SS Grocery Store
Kids hang out while parents grocery shop! (Sant Salvador, Spain)

Our family sat in the booth for what seemed like forever, waiting for water. It was our first time at what would become one of our favorite restaurants in Wellington, New Zealand, but for now we were just confused and the kids were getting thirsty after all the walking we’d done.

After 10 minutes or so, my husband finally flagged down a server and politely requested water. After a split-second hesitation, the server brought us tiny glasses of water. Needless to say, we had to ask him several times throughout the meal for more water. We also noticed some hesitation when we asked for the bill.

By now we were sensing the fact that we were causing confusion at this restaurant and at others, I figured we were doing something wrong or at least not aware of local behaviors. I finally asked a server, “What’s the custom for getting water, ordering and paying the bill?” They showed be how each restaurant has a water station (brilliant idea!) where patrons can get their own water at any time. When we’re ready to pay, we should approach the cash register and tell the cashier which table we were eating at.

That made our dining experiences MUCH smoother!

And now we have a routine during our first meal in a foreign country: We ask the server to explain what’s customary for getting water, ordering food, and paying the bill. Every person we’ve ever asked is happy to explain and it saves us (and them) awkward questions or extra work.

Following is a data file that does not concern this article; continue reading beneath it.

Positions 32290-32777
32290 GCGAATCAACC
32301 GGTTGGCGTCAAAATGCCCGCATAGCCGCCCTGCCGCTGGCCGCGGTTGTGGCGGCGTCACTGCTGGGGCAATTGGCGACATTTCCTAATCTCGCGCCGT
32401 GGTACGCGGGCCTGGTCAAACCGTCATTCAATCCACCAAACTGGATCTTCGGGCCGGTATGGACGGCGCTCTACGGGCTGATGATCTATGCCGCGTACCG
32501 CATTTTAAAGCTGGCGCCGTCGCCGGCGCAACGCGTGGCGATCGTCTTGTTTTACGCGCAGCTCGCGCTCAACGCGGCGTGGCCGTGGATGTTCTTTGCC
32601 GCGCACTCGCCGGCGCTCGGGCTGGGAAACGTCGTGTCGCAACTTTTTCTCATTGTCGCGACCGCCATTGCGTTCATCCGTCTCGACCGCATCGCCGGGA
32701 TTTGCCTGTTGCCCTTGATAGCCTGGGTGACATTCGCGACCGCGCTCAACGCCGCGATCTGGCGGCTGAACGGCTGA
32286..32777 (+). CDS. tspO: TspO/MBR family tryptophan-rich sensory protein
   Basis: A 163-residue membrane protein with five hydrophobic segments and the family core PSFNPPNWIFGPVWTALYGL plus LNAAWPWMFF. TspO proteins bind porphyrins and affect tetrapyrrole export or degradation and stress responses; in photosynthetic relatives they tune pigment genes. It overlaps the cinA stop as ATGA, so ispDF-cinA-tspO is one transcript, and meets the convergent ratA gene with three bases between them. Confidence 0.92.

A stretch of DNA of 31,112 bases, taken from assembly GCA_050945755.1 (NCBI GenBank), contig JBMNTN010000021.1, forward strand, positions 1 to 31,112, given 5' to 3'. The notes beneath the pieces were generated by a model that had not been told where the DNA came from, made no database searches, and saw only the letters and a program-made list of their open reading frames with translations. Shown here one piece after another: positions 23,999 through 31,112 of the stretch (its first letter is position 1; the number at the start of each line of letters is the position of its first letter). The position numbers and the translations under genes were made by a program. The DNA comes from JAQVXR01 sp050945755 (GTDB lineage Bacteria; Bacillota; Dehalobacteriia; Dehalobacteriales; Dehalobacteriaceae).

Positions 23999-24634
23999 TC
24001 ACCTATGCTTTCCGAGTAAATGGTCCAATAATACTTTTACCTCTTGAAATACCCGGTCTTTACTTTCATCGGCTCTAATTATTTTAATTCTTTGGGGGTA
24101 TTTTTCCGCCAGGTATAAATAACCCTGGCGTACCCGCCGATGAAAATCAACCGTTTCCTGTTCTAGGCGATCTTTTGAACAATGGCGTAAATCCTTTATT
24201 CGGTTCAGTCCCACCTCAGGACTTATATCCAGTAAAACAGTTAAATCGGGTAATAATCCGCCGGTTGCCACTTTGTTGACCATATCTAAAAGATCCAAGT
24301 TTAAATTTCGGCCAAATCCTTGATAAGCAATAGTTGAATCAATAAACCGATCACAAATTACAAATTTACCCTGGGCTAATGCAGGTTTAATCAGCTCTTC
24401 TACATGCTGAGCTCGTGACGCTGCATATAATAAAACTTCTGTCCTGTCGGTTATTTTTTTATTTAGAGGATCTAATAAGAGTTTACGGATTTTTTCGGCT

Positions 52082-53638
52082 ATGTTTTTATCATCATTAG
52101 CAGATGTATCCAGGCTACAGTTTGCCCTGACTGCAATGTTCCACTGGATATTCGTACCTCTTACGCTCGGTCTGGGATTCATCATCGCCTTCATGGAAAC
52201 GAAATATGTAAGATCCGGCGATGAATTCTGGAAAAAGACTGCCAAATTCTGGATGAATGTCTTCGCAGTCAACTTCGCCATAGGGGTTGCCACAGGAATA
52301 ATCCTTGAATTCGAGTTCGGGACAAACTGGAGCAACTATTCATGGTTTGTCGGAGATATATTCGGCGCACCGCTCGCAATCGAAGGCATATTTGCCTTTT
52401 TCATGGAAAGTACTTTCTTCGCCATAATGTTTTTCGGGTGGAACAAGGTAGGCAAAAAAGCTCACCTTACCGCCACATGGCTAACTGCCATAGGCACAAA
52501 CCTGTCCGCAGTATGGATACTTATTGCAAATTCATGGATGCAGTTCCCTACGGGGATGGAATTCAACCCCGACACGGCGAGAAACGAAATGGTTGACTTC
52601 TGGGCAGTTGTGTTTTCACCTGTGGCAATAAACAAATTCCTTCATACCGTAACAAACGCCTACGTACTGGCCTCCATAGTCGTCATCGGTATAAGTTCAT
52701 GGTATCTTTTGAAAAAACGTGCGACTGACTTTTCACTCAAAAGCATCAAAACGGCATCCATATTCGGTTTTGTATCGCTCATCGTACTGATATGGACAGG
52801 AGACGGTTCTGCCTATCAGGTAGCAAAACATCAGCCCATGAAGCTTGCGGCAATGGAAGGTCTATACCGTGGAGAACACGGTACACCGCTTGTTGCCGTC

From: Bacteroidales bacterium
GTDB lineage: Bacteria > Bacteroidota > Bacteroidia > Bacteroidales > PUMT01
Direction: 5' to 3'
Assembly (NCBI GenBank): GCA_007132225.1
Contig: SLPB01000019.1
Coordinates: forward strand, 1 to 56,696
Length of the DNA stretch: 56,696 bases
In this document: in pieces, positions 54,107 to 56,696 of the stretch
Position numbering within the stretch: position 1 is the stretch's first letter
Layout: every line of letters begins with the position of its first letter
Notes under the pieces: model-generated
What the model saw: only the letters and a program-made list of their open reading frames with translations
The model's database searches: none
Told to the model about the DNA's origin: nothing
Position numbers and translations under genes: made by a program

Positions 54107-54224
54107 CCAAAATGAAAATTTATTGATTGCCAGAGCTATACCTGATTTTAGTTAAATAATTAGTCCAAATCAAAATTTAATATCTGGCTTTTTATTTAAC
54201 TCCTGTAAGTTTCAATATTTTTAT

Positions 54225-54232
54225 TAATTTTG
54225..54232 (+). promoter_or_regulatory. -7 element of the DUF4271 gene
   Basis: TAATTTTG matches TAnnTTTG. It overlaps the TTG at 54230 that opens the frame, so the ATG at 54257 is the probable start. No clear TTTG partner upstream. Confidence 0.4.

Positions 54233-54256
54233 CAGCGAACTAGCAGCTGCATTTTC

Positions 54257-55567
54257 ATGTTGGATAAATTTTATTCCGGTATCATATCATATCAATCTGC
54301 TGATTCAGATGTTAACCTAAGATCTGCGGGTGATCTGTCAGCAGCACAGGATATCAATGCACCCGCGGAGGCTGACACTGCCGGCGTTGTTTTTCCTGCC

IMG_9010
I lost my fight with a British can opener.

Eating in a foreign country is one of the best parts about traveling. And since I live in a rural area with my family where great restaurant options are limited, we don’t hold back when we travel: We try new foods, we eat out regularly at family friendly-places, and I eat out for lunch during the work day (something I’d never do at home!).

Of course, we can’t and don’t want to eat out 100% of the time. I love to cook at home but I have a love/hate relationship with grocery shopping and cooking in a foreign country.

How do you know which brands are best?
What’s the Spanish word for “dill?”
This vegetable looks like a zucchini but the sign says courgette, is that the same thing?
Why are butcher shops closed at 5pm?!

So here are a few tips I’ve learned:

  1. Bring a few of your favorite recipes from home with basic ingredients – that way you’re more likely to find them in the grocery store. I bring my favorite recipes for chicken parmesan, chicken nuggets, black bean soup and apple crisp.
  2. If you’re in doubt of what to buy for a meal, stick to the basics. You can never go wrong by picking up some chicken to sauté, a vegetable to steam and some tasty local bread or potatoes.
  3. To save on money, we’d make the kids something homemade like grilled cheese and vegetables, then send them to bed and order take-out for us adults!
  4. Ask around to find out where the locals shop for food. Maybe there’s a huge grocery store near you but the prices are crazy high and you don’t even realize it and everyone else is shopping ½ mile away at the discount store. Or maybe there’s an amazing fruit-vegetable stand a few blocks away. Ask local wait staff, or people at your coworking space, or the owner of the house/apartment you’re staying in and they’ll have ideas.
  5. New Zealand does not make a bad white wine.
  6. Ask your housing host if they have any cloth bags on hand for grocery shopping. You may be charged extra if they have to bag your groceries in plastic, and that can add up fast. I’d also bring a backpack grocery shopping and have them bag the food in there.

Bottom line: Cooking and eating while on a workation is an adventure and one of the best things about traveling, but having something familiar, fast and easy can make those weekday meals all the easier.

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